“On December 22, 1962, one month before The Feminine Mystique hit the bookstores, the Saturday Evening Post published a cover article purporting to offer a portrait of the typical American woman. ... The Post's story was based on more than 1,800 interviews and extensive polling by the Gallup organization. According to the author, George Gallup, it was not intended to examine "the extremes" among American women. "Old maids," divorced women, childless women, and working mothers certainly existed in America, he acknowledged, but they were of concern mainly to sociologists, "because they are unusual" and exist "in a society that is not geared for them." The article's aim was to portray how "most" American women lived and thought.”—An excerpt from social historian Stephanie Coontz’s book A Strange Stirring. Coontz appears on Fresh Air today to talk about the enduring legacy of Betty Friedan’s book and what the world was like when it was originally published.
“Is this really the fate facing educated heterosexual women: either no marriage at all or a marriage with more housework and less sex? Nonsense. That may have been the case in the past, but no longer. For a woman seeking a satisfying relationship as well as a secure economic future, there has never been a better time to be or become highly educated.”—“The M.R.S and the Ph.D”- NY Times, Stephanie Coontz
“Certainly, some guys are still threatened by a woman’s achievements. But scaring these types off might be a good thing. The men most likely to feel emotional and physical distress when their wives have a higher status or income tend to be those who are more invested in their identity as breadwinners than as partners and who define success in materialistic ways. Both these traits are associated with lower marital quality. Few women really want to marry a man whose penis rises and falls in tandem with the size of his paycheck or the prestige of his diploma.”—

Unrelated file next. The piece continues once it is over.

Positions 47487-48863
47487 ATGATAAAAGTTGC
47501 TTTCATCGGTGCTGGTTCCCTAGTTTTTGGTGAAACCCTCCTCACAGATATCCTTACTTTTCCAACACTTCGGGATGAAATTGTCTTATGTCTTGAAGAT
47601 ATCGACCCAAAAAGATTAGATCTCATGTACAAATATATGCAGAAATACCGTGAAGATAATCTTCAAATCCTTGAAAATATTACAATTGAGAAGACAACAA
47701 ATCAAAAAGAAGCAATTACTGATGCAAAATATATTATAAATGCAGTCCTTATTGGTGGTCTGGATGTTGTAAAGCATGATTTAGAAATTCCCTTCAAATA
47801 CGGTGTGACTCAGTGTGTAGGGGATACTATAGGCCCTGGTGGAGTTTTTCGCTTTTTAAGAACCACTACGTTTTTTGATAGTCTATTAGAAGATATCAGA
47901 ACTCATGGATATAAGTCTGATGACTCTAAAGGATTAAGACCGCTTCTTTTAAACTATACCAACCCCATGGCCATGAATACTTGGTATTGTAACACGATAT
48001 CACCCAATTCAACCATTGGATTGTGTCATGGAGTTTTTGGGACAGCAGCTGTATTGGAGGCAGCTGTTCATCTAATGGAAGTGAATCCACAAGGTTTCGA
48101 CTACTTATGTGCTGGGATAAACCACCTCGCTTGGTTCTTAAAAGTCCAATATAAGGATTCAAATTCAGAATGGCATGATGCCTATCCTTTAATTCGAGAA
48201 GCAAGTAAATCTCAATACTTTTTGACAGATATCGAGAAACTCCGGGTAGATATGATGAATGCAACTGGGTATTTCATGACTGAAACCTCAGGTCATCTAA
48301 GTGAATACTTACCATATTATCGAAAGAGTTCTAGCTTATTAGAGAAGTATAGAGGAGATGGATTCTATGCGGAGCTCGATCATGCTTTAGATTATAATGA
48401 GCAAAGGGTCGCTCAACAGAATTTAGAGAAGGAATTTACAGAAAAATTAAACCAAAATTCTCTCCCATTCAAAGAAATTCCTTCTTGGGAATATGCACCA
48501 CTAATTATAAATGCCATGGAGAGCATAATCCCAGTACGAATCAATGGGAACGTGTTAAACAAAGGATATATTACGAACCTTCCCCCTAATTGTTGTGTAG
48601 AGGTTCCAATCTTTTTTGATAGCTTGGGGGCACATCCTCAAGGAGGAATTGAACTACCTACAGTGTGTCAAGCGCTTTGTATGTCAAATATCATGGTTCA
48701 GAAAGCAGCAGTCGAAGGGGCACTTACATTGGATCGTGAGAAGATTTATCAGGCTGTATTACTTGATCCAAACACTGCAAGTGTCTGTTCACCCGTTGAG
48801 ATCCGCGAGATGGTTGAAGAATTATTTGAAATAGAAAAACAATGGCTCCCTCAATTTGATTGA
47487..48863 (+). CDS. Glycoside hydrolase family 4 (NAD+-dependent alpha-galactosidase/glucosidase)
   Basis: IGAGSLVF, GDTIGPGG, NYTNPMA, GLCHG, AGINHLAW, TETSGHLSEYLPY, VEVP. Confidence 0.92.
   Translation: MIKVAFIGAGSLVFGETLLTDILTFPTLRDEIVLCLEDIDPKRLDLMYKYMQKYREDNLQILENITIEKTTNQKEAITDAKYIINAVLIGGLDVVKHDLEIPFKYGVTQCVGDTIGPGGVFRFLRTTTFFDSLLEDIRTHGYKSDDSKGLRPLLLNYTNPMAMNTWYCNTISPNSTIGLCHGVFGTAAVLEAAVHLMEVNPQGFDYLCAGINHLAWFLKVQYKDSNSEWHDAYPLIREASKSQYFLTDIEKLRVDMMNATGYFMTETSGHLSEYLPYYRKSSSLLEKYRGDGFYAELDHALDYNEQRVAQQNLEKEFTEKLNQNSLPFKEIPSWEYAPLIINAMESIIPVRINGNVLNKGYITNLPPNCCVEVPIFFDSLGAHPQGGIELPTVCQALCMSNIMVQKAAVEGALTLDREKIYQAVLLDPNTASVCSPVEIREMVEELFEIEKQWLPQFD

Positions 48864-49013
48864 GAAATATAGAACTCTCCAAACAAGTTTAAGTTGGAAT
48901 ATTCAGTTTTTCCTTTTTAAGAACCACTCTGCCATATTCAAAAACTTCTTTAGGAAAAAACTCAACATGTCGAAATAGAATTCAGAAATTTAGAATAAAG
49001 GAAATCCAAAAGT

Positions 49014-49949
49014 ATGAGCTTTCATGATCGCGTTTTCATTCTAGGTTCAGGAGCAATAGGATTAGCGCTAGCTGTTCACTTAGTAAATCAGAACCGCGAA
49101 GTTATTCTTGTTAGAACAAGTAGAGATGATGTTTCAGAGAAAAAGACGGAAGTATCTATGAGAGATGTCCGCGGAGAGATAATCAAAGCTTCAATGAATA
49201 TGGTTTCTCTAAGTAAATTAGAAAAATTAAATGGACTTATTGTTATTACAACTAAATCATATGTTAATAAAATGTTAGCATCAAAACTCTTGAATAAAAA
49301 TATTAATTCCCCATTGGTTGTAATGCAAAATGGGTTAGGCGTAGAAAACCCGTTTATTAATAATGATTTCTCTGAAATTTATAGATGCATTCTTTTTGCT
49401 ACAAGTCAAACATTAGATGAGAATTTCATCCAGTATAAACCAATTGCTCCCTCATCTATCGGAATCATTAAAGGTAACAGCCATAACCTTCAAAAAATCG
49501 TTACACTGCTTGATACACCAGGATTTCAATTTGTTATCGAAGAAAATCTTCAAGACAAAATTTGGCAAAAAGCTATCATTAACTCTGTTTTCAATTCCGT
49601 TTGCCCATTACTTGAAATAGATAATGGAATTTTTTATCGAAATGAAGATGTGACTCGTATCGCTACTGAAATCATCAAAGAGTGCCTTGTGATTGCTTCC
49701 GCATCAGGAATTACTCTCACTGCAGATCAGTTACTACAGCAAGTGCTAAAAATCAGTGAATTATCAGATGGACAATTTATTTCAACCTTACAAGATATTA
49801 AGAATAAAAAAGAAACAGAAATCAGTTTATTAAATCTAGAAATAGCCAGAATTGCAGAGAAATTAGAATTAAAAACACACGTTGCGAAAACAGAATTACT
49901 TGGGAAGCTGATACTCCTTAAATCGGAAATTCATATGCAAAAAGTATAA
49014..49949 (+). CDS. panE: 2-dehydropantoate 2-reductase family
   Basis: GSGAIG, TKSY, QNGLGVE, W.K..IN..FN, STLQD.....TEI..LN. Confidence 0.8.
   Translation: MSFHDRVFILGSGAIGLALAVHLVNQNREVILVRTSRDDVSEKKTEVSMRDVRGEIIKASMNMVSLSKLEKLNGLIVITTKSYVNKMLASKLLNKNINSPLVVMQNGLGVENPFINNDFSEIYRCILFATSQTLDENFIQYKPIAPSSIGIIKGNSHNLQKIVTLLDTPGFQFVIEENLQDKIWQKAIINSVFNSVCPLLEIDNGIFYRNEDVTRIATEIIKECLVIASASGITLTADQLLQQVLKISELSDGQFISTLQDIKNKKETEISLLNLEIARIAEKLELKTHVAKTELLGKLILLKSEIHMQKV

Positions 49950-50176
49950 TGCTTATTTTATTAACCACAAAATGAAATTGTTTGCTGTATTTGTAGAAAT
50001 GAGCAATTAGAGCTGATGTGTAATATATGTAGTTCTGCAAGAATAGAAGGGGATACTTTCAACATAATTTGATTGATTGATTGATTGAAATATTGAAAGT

Truth! Read the full article, link below.
I’ve basically been sitting here for the last hour reading about all the ridiculous stuff Hanna Rosin says and fuming about it.
In case you’ve recently read or heard about her book The End of Men, you should check out some responses to it (trigger warning for rape):
I definitely don’t think we shouldn’t consider behavioral and societal patterns among/about men and worry about what they mean. For instance, I’m really interested in the things Michael Kimmel has to say about how masculinity norms negatively affect men (http://faculty.ucc.edu/psysoc-stokes/Masculinity.pdf). It seems, though, that most of Rosin’s claims are alarmist and inaccurate, and are based on distorted or invalid data.
If thinking about Rosin’s book being read by millions of Americans who will then use it as fodder to explain why “feminism is dead” isn’t enough to fill you with rage, here’s some more fun stuff I’ve been wading through tonight (trigger warning for rape):
I don’t think I agree with this critic’s analysis of The Girl with the Dragon Tattoo, but I do think he has some solid points about the way rape is used (overused) in film.
That quote near the bottom about jail rape rates. Appalling. And shows like SNL continue to use “jail-rape” jokes to excess (because talking about people being bodily violated against their will is HILARIOUS): http://www.nbc.com/saturday-night-live/video/scared-straight/1191670.